Only Hire When the Time is Right at Your Medical Practice

August 6, 2012
Melissa Young, MD

A colleague came to me seeking a change as a solo private practitioner, but my office isn't ready for the change she needs.

I recently received a call from a colleague, Dr. A, who is in a solo private practice. She said she needed to talk to me because she needed to make a change. I wanted her to tell me over the phone, what kind of "change" she was thinking of, but she wanted to meet in person and discuss it. "When is good for you?" Well, never. I work all day, I have small kids, and have to get home. "I can meet you in the evening." No good. We decided she could come during our lunch break.

So we met and she starts explaining to me why she doesn’t want to be a solo practitioner anymore. It’s not cost-effective. It’s too hard being alone. There’s no one to bounce ideas off of, no one to discuss cases with. There’s no one to cover when you go away. Expenses go up, revenue is going down. Yeah, I got all that. I was solo, too. I fully understand the downside to being alone.

Dr. A doesn’t want to hire someone fresh out of fellowship. You need to teach them so much about private practice. They expect a big salary right away before they are even generating revenue. It’s too much work and it’s not cost-effective. I’ll admit, I lucked out with my associate. I’d known her for over five years by the time I hired her. I trained her for much of those five years. She works like I work, and she has the same attitude toward practice. Sure, she is still green when it comes to the business side of things, but that’s fine. At the moment, she is an employed physician, and not expected to partake in the business responsibilities.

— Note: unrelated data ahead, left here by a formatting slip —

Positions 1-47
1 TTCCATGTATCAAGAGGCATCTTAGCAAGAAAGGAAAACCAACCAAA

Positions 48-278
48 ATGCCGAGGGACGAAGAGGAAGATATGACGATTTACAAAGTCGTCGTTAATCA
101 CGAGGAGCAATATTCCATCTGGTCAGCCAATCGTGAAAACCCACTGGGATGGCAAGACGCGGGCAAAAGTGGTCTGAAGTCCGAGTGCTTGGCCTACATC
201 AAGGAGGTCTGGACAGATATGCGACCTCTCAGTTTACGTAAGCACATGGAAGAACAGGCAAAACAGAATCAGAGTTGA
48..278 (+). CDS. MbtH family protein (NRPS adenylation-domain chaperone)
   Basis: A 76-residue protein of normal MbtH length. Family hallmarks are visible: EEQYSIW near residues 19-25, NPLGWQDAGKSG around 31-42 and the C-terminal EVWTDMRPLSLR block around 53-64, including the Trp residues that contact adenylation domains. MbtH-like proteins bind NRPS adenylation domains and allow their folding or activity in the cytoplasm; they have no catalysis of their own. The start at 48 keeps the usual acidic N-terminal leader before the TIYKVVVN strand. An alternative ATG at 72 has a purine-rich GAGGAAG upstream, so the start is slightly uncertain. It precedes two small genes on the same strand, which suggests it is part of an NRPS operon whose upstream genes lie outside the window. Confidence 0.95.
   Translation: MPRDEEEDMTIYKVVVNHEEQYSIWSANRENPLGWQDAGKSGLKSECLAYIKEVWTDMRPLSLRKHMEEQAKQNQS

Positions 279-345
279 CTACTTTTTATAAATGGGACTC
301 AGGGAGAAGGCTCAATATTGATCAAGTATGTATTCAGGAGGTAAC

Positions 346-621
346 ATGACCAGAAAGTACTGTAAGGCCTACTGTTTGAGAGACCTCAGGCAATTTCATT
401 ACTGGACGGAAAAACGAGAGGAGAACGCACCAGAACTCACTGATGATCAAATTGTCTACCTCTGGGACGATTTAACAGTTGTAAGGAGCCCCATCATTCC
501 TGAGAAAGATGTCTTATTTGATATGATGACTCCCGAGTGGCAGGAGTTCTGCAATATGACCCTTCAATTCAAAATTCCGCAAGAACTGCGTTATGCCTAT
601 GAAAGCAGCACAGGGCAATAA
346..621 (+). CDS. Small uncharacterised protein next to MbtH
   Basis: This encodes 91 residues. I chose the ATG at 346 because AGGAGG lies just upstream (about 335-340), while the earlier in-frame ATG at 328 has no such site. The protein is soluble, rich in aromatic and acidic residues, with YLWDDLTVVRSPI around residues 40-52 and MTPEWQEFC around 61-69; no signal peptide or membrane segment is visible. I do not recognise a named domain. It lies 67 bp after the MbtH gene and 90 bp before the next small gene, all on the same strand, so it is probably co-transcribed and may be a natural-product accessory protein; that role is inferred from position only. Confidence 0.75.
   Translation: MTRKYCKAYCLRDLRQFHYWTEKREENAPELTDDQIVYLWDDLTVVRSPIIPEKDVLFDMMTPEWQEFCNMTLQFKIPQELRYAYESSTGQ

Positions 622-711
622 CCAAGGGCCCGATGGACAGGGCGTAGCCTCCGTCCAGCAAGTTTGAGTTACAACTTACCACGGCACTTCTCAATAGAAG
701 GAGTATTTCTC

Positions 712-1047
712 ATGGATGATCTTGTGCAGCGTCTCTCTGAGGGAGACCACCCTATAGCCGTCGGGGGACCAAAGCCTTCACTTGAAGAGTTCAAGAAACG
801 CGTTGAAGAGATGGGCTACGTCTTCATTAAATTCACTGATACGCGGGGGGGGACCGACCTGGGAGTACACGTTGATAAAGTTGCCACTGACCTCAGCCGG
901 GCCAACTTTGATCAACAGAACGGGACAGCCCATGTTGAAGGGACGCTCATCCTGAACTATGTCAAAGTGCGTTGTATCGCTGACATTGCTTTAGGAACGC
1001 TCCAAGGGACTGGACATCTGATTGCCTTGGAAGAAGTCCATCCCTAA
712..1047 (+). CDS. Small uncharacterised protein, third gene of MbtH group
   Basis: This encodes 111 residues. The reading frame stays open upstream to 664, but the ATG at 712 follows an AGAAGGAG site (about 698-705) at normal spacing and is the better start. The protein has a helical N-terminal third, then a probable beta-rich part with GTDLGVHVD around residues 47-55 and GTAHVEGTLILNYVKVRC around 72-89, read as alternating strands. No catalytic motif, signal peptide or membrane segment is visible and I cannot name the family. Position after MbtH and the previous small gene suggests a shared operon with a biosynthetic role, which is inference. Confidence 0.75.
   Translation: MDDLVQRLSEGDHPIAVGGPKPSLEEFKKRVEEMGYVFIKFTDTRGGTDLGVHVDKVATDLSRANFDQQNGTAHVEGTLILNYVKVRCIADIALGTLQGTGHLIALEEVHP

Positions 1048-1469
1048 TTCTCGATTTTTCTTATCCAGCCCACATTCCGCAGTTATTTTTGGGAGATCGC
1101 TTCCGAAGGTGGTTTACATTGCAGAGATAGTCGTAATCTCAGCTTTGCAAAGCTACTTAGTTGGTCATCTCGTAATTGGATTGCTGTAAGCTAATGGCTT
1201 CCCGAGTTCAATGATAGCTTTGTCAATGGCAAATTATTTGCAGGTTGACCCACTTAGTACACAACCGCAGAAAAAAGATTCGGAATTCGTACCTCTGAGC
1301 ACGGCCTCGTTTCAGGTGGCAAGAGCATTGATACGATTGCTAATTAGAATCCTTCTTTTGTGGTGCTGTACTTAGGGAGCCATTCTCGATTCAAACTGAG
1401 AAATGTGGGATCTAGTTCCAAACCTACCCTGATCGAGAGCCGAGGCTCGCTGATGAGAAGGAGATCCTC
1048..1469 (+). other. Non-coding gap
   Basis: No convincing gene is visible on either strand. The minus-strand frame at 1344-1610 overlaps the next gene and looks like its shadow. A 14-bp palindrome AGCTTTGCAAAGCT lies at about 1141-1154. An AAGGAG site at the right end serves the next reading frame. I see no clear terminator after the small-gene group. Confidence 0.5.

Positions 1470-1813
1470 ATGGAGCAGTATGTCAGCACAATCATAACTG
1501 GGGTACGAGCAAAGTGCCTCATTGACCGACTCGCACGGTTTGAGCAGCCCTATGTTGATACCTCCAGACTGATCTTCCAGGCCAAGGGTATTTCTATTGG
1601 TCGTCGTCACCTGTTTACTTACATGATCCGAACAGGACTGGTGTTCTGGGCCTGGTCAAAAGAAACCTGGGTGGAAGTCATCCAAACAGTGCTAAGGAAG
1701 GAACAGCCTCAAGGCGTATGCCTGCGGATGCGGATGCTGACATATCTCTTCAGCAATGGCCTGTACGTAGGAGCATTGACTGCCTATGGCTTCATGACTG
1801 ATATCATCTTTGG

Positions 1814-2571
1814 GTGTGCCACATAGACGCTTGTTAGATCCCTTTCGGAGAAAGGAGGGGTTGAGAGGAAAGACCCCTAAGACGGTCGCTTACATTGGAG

Dr. A shares an office with her husband at her practice. Apparently, they don’t agree on things like staff and other management issues, so she doesn’t want to share an office with him anymore. I understand. It must be very difficult to work with your spouse. While you may disagree with a co-worker, most people get to go home and complain about them to spouse. And when your spouse makes you crazy, you get to go to work and complain about him to your co-workers. But when your spouse is your co-worker, when you are in the same office for 8 hours to 10 hours a day, and then you have to go home and have dinner together? Don’t get me wrong. I love my husband. But I need a little hubbyless time.

I finally had to stop her. I got it. You don’t want to be solo, you don’t want to share your office. So what exactly do you want? Quite honestly, I could not think of anything she could say that would make me say, “That’s a brilliant idea!”

But I had to get to the heart of this conversation. Did she want employment? Partnership? "A change." Well, bottom line is, at this time, we don’t have the space for another doc. We don’t have the need for another doc. I’m not looking to hire someone. My associate will have the option to make partner next year, and it wouldn’t be right to bring on another partner before she’s a partner. Furthermore, she had nothing to bring to the table. She offered nothing. She just told me what she wanted and why. She has no particular skill or expertise that our practice doesn’t already have (if anything, she’s lacking a few). She’s not bringing staff. Patients? Yes, she will bring some of her patients with her, but we’re already getting some of her patients because she doesn’t accept their insurance (another black ball against her - we’d have to get her credentialed with everybody).

Will we need another associate someday? I’d like to think the practice will continue to grow, but I think, we’ll go out and look when we’re ready.

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